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On a fountain dated 1753 in the little village of Dresio there is a reproduction of the most significant artwork in the ancient burgh of Vogogna: the so-called “Mascherone”, a mysterious Celtic Face made of soapstone.
The original, which has been dated to the second Iron Age (ca. 450-15 BC) and is now kept in the Palazzo Pretorio in Vogogna, is one of the major examples of Celtic art in Piedmont. The engraved lines shaping the face, those on the forehead and those beside the eyes, as well as the large “anchor-shaped” moustache attached to the straight nose, all highlight the symbolic value of the face; the wrinkles on the brow come together to form the branches of a tree, of which the trunk is the nose and which extends to the arched eyebrows.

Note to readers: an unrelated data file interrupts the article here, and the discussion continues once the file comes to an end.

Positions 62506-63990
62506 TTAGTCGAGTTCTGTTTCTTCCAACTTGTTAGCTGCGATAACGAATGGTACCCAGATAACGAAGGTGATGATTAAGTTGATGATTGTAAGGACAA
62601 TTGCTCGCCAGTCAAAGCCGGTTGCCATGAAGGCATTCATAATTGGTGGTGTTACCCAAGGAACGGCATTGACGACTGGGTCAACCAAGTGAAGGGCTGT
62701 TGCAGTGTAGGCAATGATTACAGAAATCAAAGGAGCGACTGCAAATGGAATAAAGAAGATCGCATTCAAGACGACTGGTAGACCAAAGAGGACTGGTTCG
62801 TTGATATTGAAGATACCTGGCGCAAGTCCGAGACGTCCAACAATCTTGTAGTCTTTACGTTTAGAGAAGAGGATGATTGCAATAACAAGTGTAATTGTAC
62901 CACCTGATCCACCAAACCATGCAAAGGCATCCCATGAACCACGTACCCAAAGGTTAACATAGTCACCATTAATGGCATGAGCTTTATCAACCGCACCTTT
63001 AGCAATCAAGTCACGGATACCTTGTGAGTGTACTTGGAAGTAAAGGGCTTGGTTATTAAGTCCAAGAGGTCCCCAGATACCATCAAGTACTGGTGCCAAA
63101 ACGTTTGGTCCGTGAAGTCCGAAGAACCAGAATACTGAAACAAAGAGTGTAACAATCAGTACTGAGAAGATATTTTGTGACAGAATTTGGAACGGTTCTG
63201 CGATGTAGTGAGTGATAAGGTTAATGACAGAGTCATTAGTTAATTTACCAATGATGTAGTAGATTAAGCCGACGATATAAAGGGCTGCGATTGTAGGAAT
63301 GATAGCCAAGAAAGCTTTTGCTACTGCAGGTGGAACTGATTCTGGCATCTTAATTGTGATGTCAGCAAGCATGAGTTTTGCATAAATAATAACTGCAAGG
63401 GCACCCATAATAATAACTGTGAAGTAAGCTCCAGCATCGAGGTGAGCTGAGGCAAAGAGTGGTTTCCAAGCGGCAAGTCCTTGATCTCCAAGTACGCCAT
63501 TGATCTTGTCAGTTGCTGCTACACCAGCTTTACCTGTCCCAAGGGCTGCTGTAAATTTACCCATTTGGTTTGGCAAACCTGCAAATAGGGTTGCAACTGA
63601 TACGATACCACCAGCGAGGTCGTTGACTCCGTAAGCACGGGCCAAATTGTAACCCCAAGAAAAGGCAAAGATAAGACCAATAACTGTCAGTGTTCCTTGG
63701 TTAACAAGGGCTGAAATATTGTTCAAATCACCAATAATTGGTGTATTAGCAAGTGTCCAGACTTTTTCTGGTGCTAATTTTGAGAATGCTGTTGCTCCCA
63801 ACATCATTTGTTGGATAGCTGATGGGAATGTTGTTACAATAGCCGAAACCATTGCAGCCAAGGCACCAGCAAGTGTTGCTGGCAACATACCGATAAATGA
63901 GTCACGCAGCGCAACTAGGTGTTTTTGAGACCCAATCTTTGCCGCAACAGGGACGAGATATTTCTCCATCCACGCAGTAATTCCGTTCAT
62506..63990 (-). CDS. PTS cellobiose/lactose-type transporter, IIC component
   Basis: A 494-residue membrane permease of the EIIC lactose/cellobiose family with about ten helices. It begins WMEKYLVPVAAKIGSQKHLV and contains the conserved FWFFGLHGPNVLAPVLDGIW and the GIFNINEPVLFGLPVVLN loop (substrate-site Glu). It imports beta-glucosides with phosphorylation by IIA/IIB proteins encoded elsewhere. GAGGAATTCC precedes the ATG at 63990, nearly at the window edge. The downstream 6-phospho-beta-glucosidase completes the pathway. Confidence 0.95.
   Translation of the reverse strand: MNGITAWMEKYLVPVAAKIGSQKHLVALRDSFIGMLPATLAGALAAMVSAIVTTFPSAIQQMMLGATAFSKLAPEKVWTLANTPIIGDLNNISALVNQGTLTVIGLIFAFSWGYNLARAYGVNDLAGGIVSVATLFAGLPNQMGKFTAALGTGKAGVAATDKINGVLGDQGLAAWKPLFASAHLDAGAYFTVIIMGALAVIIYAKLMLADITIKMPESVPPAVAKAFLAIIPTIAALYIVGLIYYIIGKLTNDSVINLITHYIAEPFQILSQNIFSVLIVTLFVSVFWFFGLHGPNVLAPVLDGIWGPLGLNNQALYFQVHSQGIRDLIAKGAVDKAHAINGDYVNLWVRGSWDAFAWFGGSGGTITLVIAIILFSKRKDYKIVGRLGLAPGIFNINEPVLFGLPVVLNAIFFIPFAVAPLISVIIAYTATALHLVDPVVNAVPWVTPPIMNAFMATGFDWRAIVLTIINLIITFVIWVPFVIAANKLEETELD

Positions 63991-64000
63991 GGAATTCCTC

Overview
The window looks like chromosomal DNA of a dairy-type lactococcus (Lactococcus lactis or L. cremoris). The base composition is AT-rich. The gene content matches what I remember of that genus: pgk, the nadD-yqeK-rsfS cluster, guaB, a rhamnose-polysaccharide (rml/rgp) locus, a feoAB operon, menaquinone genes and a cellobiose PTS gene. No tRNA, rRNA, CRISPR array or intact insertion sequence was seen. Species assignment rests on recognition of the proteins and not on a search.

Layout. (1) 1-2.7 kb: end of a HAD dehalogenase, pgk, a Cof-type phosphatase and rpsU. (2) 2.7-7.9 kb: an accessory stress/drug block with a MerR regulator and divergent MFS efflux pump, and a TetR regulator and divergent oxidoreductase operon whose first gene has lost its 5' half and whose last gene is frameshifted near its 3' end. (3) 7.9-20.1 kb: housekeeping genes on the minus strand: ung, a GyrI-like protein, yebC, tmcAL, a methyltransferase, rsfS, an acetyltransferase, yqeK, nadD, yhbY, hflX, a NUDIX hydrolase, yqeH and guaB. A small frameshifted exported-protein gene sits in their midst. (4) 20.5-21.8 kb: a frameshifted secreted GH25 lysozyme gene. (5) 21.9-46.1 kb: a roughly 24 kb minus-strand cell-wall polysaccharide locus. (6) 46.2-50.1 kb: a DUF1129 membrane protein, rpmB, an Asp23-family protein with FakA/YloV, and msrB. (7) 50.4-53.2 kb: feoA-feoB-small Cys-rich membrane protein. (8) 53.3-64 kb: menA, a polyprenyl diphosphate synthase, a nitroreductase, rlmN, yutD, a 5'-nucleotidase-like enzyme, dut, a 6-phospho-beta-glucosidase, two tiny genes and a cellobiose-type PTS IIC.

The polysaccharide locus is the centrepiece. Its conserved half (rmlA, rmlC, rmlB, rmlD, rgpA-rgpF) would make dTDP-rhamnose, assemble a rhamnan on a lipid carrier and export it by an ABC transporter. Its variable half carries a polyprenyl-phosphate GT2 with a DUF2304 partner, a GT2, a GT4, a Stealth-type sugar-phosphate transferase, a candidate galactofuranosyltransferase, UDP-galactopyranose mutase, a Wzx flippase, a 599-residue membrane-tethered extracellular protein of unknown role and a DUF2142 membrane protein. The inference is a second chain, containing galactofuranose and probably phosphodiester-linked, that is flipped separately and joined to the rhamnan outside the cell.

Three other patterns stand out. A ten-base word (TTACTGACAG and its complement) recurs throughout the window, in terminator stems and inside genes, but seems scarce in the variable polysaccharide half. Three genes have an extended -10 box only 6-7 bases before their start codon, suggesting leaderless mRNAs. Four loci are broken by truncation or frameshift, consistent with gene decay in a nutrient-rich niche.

Probably this exceptional example of the figurative culture of the Lepontine Ossola was intended to represent the Celtic divinity of Cernunnos, the Lord of the woods, inspired by the indigenous cult of water and vegetation.
Archaeological studies support the hypothesis that the Mascherone was part of a statue which once stood in a sacred open-air place.
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